Brisbane indie-rock band Yeti Ghetto create introspective songs transforming experiences of the mundane into something deeper while keeping their tongue firmly in cheek. Their debut album – Jinx – was conceived while living in a share house in North-West London. Songwriter and frontman Scott Luderman called by the Gimmie office with vegan donuts to sit down and chat about their record.
In your last band you were the guitarist, now you’re doing solo stuff; how did that transition come about?
YETI GHETTO: It’s been a huge change in my life. When I used to be in the band, it would be me and four dudes I went to high school with, anything we ever did was partly written by everybody, sometimes sung by everybody… we went on a break and I was really bored. My sister bought me a microphone and something for my little laptop that I could record stuff with – my sister knows nothing about recording, she bought it on a Goupon site! I was about to go stay with my girlfriend (she’s my wife now) in Germany. I thought I could do some demos for the band with it. When I got there, I plugged my acoustic guitar in and started to record a few ideas, I thought maybe I could sing over it. I’ve written lyrics before but I had never done a whole song by myself before. I’ve had ideas and taken them to other people and we’d end up collaborating. I pieced things together, I’d had some Moleskin notebooks for years where I’d just write stuff down, ideas, I went through those – they’re very chaotic and not liner at all – I’d put lines together and ten sing it into y little mic. It was so nerve racking.
What made it so nerve racking?
YG: I felt like it was a really genuine line straight from me, with the band it goes through all of the people and your identity is with all of those people, there’s a safety in numbers. This felt different though, direct from me, no fancy recording equipment, just something as close to me as I could make. It felt really liberating, really exciting and really personal. I was in Germany sending these songs back to my friends in Australia and in a way I saw it as a postcard. I could send pictures and stuff but I’d send songs like, hey, I recorded this today. It was a way of keeping touch.
Was the stuff you found yourself singing about, the stuff that was going on day to day?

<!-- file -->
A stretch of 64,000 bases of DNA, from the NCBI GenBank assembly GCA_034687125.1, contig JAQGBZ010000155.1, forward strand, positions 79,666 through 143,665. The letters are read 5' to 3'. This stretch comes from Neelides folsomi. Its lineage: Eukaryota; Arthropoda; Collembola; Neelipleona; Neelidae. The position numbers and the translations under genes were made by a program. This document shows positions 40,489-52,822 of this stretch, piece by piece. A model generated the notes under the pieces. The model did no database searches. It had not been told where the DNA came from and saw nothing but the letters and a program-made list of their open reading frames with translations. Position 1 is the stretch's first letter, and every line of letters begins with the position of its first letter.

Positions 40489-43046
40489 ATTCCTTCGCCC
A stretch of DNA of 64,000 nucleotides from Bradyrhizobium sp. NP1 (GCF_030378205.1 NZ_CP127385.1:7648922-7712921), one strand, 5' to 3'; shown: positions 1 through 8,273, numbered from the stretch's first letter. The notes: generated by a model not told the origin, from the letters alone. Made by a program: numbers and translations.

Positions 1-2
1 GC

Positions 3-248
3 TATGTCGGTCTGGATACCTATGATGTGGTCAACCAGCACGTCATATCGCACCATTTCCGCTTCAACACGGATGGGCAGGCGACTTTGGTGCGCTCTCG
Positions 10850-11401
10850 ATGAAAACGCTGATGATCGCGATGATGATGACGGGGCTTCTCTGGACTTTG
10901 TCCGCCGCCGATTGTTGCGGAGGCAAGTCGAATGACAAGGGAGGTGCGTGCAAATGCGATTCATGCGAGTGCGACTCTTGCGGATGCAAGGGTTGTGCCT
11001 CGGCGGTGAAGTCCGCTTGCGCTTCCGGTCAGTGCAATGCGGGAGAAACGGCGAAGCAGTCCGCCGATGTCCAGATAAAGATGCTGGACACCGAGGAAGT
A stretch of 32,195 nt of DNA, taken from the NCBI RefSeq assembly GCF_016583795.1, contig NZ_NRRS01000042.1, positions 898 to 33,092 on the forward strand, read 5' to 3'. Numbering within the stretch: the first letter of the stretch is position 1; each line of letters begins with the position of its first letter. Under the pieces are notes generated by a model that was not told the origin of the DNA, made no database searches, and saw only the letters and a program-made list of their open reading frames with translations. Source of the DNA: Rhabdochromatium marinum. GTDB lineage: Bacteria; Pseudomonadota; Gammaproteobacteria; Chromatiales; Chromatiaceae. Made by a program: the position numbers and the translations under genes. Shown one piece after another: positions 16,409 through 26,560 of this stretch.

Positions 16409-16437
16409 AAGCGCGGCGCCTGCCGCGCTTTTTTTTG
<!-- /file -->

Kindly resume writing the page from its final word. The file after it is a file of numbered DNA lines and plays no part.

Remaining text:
YG: What I actually found was – I’ve thought about this a lot – when I went there I couldn’t speak any German, my girlfriend and her housemates could speak fluent German, her family is German and don’t speak English, I’d often be in these scenarios where I didn’t know what was going on, I couldn’t really chime in. A lot of people would be put off by that but for me, I talk heaps regularly, so I shut off and was like, I’m going to be alone with my own thoughts for a while… I felt it distilled my ideas better. I’d put the things that I was thinking about into my music because I couldn’t express them to people around me verbally.
From Germany you moved London, right?
YG: Yes, that’s where I met up with the rest of my band and we recorded there. I feel like everyone was just pulling in different directions. Or drummer didn’t come with us, he stayed in Australia, he’d always been a big part of the band. We had to find a new drummer in a city where we don’t know anyone, that’s hard. We had a few different drummers in that time, but I feel like we really lost that feeling of being a real cohesive unit.
Having that solid foundation?
YG: Yes. We also lived in the same house together, and life got in the way of things a little. I’d just continue to keep doing my own recordings. We did make another record as that band, but I feel like it was really disjointed because everyone was on their own trip. It’s still a cool picture of that time though, a wave of nostalgia. My transition really happened just out of keeping wanting to make new music. Singing my own stuff was a really big thing for me, ‘cause it’s like, that’s my voice, that’s me! Someone could say my guitar playing is whatever but when it’s your voice it’s like… it’s such a direct line to me. It felt super raw! It was exciting though.
I love when things are raw. I love when singers might not sound so confident to some, that vulnerability gives me goosebumps.
YG: You can feel more of an emotion connection and there is a warmth and honesty there.
Yes. Your solo project is called Yeti Ghetto, which is an MF Doom reference.
YG: Yeah, I thought about what it name it for a long time. I was listening to Doom a lot. I find a lot of hip hop inspiring as I don’t’ make hip hop music. I find it more fluid than typical rock music, it changes and evolves really quickly. Mostly rock music is a similar thing reinvented whereas hip hop can go in new directions and you go, what even is this anymore, I need to understand it. He’s always someone I really liked.
From the name I wouldn’t get that you’re a singer-songwriter.
YG: That’s what I was going for. I also didn’t want something super serious. Lots of bands have such serious names.